The price of oil could go sharply higher, depending on the duration of the disruption at Saudi oil facilities and whether there is a military response.Powering the Futureread more
Energy stocks, one of the worst-performing sector this year, spiked on Monday after an attack on Saudi Arabia's heart of oil production Saturday sent oil prices soaring.Marketsread more
The Saudi-led military coalition battling Yemen's Houthi movement said on Monday that the attack on Saudi oil plants was carried out by Iranian weapons and did not originate...Oilread more
President Donald Trump said Monday he's in no rush to respond to a coordinated attack that hit Saudi Arabia's oil industry over the weekend.Marketsread more
"The United States military, with our interagency team, is working with our partners to address this unprecedented attack and defend the international rules-based order that...Politicsread more
Traders in the fed funds futures market on Monday were pricing in a 34% chance that the Fed will stay put on rates.The Fedread more
J.P. Morgan's chief quant says oil prices would start to hurt stock prices when they hit the $80 to $85 range.Market Insiderread more
Walmart said Monday it's relaunching the once-beloved trendy New York fashion brand, Scoop NYC, on its website nationwide and in select stores.Retailread more
Gas prices could rise by about 20 cents per gallon "starting tomorrow," oil analyst Andy Lipow says Monday.Oil and Gasread more
Some operators are cashing in on the CBD craze by substituting cheap and illegal synthetic marijuana for natural CBD in vapes and edibles such as gummy bears, an AP...Health and Scienceread more
An oil processing facility at Abqaiq and the nearby Khurais oil field was attacked on Saturday.Marketsread more
Satellite startup ICEYE is riding a wave of success this year. Just days after its launch, the company got back its first image from ICEYE-X2, its second satellite. The company gave CNBC an exclusive look at the image on Monday.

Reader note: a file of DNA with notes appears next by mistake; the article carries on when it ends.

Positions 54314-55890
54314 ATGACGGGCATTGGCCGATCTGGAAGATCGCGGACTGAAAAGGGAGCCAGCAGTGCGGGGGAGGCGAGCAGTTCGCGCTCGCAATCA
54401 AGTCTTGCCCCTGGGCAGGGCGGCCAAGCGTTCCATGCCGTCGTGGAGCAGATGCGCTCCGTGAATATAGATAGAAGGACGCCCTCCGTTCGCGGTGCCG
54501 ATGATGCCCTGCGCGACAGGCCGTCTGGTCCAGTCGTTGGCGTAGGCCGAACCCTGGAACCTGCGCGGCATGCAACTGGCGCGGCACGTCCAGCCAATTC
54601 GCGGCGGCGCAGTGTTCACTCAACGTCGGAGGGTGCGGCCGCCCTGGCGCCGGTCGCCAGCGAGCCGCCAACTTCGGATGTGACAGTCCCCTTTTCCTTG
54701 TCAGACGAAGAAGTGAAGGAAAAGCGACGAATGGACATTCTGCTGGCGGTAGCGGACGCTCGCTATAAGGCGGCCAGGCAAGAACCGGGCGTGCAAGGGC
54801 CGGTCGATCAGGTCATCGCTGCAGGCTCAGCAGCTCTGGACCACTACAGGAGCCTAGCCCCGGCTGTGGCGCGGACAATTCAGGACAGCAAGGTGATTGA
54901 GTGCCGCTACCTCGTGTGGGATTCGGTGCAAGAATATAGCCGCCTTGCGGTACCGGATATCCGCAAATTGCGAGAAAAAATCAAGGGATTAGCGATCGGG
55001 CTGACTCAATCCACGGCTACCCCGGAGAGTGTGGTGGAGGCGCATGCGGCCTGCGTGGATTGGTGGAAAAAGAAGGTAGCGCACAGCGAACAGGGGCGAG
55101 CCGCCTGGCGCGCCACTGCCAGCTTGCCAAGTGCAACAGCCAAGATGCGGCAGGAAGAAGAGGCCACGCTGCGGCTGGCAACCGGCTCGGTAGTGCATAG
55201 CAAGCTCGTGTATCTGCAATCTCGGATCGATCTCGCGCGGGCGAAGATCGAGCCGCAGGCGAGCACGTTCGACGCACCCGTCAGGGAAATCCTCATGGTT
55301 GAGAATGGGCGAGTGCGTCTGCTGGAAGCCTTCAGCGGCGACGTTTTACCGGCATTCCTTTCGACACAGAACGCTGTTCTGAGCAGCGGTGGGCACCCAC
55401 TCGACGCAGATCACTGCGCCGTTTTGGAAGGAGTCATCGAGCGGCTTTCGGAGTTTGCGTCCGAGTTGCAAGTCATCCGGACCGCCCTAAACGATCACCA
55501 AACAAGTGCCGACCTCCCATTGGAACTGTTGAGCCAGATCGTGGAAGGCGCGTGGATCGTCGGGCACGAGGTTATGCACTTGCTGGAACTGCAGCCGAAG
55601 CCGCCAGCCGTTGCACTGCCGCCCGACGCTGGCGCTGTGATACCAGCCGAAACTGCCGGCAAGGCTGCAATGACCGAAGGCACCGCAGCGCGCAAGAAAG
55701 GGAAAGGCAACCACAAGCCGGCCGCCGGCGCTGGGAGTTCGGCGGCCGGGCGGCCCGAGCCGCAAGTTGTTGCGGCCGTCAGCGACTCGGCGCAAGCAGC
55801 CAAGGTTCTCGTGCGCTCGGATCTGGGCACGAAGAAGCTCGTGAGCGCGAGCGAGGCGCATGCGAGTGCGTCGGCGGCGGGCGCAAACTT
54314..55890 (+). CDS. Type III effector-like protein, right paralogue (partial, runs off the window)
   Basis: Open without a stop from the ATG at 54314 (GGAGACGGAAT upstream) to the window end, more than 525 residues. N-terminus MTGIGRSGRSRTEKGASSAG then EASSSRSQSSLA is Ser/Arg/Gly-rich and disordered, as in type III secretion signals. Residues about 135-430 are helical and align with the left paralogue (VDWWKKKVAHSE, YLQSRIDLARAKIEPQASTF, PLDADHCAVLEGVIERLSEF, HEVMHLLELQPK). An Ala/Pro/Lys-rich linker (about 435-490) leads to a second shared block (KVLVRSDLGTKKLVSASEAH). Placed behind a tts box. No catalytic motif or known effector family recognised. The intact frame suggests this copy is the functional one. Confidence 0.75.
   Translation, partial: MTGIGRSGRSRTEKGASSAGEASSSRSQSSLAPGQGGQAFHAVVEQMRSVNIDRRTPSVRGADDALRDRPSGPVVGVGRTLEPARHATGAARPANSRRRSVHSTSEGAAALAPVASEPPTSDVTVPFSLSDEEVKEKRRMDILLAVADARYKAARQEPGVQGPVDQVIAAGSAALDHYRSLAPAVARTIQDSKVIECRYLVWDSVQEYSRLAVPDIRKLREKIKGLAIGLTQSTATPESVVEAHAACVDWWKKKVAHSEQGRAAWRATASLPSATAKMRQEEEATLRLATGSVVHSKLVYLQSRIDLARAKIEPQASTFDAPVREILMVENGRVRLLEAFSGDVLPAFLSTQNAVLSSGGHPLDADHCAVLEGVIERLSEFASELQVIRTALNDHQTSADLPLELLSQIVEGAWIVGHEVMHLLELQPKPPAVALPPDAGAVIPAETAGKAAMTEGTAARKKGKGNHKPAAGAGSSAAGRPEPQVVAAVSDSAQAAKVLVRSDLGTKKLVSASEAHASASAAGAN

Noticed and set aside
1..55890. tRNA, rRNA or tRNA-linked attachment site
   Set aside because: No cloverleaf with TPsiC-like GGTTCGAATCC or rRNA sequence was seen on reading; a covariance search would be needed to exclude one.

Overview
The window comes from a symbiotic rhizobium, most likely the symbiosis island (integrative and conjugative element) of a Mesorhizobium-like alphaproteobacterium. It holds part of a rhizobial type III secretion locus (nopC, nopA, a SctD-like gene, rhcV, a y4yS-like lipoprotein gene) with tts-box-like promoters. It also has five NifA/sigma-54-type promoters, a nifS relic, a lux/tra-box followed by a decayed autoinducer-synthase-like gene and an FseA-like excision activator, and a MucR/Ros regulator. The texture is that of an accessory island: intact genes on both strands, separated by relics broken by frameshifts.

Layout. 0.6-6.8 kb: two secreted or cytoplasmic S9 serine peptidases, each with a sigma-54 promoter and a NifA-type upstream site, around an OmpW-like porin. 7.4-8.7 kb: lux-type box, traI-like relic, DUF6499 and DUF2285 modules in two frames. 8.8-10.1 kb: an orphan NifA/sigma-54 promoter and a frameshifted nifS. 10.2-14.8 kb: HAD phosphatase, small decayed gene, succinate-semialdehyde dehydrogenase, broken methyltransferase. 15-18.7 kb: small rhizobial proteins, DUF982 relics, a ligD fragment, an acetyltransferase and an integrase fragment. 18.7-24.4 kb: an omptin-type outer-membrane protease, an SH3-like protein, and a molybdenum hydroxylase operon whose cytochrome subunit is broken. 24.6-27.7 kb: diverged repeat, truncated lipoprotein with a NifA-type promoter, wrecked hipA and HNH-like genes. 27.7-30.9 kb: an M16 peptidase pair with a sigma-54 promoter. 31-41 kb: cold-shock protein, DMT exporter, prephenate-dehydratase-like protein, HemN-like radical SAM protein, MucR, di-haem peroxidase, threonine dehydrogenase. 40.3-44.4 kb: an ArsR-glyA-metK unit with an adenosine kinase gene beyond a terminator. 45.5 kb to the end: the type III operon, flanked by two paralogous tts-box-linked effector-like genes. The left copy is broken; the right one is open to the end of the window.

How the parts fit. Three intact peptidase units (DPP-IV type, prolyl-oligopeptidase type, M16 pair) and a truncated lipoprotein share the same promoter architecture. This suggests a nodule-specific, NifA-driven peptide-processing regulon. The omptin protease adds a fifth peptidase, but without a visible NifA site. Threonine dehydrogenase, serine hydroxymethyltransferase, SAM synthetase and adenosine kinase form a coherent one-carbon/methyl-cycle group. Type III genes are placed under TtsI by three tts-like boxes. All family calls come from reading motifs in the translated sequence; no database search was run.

The first ICEYE-X2 image shows the mountainous areas of Spain's Basque Country at night. Forest, roads and agriculture are visible in the image, which contains over 500 square kilometers, captured at a resolution of 3 by 3 meters. That's the expected, medium resolution for a high-powered satellite, but ICEYE packed that power into a suitcase-sized satellite. The X2 satellite was launched by a SpaceX Falcon 9 rocket last week on the record-breaking "SmallSat Express" mission for Spaceflight Industries.
ICEYE is combining a special type of earth observation technology — SAR, short for synthetic aperture radar — with a small, inexpensive satellite. SAR allows a satellite to provide images at any time, even at night or through cloud cover.
"X2 has proven successful ... this is a 10 times better resolution than last time," ICEYE CEO Rafal Modrzewski told CNBC.
After the successful debut of the X1 satellite in January, ICEYE incorporated more than 50 improvements into X2, Modrzewski said. The ICEYE-X2 satellite is much like the beta test of new software, Modrzewski explained. Once testing is complete, the company will began commercial operations with X2, making it the cornerstone of a constellation of SAR satellites.
ICEYE plans to have a network of 18 satellites by 2020, offering near-real time comparisons of changes on the ground. Modrzewski says the company will launch as many as eight in 2019, "depending on how fast we can purchase launches."
Once ICEYE has six satellites in the constellation, Modrzewski says the company's "first step in terms of the commercial service" will be to "provide global 24 hours repeat capability." This means that ICEYE will be able to provide an image of a place on Earth in exactly the same position as an image taken 24 hours previously, showing even small changes.
"None of the current satellites or constellations can guarantee you 24 hours repeat service," Modrzewski said.
That commercial service capability "is probably sufficient for the company to reach profitability," Modrzewski said.
SAR satellite technology "has been a very government and military application for a long time," Space Angels CEO Chad Anderson told CNBC. Space Angels invested in ICEYE early in the company's development, as Anderson says the start-up "had a really interesting, really novel approach."
"Many people were very skeptical of what they were proposing because no one had ever done this in this weight class and cost," said True Ventures partner Rohit Sharma, another early investor in ICEYE.
"Prior to [ICEYE], people had built SAR satellites with hundreds of engineers and at over 100 times the cost," Sharma said.
After its debut launch, ICEYE more than double its total backing in a $34 million round of fundraising. The new funds mean ICEYE will be able to build nine satellites for that constellation, including the one launched last week.